Note that you still have SQL injection issues. If I type "O'Reilly" as the user name, the SQL is invalid. Remember Little Bobby Tables! One good thing about short user names; it makes SQL injection harder.

Sample runs

$ ./up
Enter username: beckah12
Enter password: beckah12
INSERT INTO USERS (ID, USERNAME, PASSWORD, IP) VALUES(1, 'beckah12', 'beckah12', '120.132.12.1');
$ ./up
Enter username: absolom12
Maximum length of username is 8 (you entered 9 characters)
$ ./up
Enter username: beckah12
Enter password: absolom12
Maximum length of password is 8 (you entered 9 characters)
$ ./up
Enter username: 
You're supposed to enter a value for the username
$ ./up
Enter username: beckah12
Enter password: 
You're supposed to enter a value for the password
$ ./up
Enter username: EOF
$ ./up
Enter username: beckah12
Enter password: EOF
$ ./up
Enter username: nnnnnnnnnnnnnnnnnnnnnnnnnnnnnnnnnnnnnnnnnnnnnnnnnnnnnnnnnnnnnnnnnnnnnnnnnnnnnnnnnnnnnnnnnnnnnnnnnnnnnnnnnnnnnnnnnnnnnnnnnnnnnnnnnnnnnnnnnnnnnnnnnnnnnnnnnnnnnnnnnnnnnnnnnnnnnnnnnnnnnnnnnnnnnnnnnnnnnnnnnnnnnnnnnnnnnnnnnnnnnnnnnnnnnnnnnnnnnnnnnnnnnnnnnnnnnnnnnnnnnnnnnnnnnnnnnnnnnnnnnnn
Line far too long (255 bytes)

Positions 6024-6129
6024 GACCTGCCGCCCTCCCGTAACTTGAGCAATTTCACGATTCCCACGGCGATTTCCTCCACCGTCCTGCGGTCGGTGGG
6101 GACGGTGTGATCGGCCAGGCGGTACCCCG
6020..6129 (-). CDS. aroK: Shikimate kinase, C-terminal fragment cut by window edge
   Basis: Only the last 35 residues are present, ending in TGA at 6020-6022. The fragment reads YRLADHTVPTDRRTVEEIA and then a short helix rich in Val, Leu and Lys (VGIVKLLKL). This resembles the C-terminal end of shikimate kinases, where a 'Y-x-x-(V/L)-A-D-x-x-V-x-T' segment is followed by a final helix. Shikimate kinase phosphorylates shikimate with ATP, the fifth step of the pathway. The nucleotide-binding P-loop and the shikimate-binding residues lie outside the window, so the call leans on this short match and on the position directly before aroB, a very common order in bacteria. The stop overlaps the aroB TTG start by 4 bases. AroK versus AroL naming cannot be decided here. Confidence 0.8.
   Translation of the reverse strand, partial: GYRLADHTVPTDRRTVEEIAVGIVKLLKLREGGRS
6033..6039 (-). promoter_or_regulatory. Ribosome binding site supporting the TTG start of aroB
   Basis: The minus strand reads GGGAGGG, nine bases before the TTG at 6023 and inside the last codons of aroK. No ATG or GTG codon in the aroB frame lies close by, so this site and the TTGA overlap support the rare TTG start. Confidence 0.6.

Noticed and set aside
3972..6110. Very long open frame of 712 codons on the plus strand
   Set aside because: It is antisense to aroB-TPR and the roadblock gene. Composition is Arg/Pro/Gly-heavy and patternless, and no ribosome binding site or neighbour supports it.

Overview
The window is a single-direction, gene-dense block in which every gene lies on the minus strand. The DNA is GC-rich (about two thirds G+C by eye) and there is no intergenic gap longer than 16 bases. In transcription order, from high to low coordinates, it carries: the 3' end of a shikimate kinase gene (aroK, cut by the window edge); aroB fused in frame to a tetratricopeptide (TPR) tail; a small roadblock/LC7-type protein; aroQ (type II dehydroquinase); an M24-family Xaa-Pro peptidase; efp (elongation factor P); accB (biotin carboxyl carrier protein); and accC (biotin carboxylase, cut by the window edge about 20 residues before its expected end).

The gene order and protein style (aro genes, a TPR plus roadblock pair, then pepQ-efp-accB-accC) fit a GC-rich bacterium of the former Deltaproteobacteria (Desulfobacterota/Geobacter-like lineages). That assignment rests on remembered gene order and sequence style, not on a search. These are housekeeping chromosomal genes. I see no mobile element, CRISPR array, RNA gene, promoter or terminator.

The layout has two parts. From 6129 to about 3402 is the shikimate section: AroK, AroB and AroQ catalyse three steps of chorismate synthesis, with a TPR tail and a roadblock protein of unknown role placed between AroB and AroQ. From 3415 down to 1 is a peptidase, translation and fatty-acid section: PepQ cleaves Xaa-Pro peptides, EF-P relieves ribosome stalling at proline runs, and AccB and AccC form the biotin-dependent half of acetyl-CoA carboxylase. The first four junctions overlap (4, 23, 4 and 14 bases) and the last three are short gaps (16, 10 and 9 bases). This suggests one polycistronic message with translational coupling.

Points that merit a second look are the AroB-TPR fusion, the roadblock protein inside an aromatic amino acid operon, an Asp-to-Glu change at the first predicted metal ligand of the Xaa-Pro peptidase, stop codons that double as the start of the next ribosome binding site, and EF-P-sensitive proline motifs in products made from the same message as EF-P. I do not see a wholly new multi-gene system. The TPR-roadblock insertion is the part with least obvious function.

$
share|improve this answer
    
+1 for a complete answer. Minor: In lieu of size_t len = strlen(line); ... line[len - 1] which has the pedantic potential for len == 0, what do you think of strtok(line, "\n") to zero the typical '\n'? – chux May 12 '14 at 15:55
    
@chux: Good question...but: I didn't assert(buflen > 1 && buflen < sizeof(line)), but they're reasonable assumptions. In that context, the only time you can get len == 0 is when there is no data left to read, but that's reported as EOF, so I think the code is safe from underflow. – Jonathan Leffler May 12 '14 at 16:16
1  
Thanks for your consideration. Note: fgets() reads a line (char array typically terminated with '\n') and not a C string (char array terminated with '\0'). So fgets() could read a rare line that begins with a '\0', thus returning line and not EOF, yet strlen(line) == 0. It is an odd-ball case that I thought you may have interest. – chux May 12 '14 at 16:29
    
Grrr; thanks, @chux, for a valid use case I'd forgotten about! – Jonathan Leffler May 12 '14 at 16:40

Change The lines

char userName[8]  to  char userName[9]

char password[8]  to  char password[9]

because that is what you have specified in fgets(userName, 9, stdin); et. al..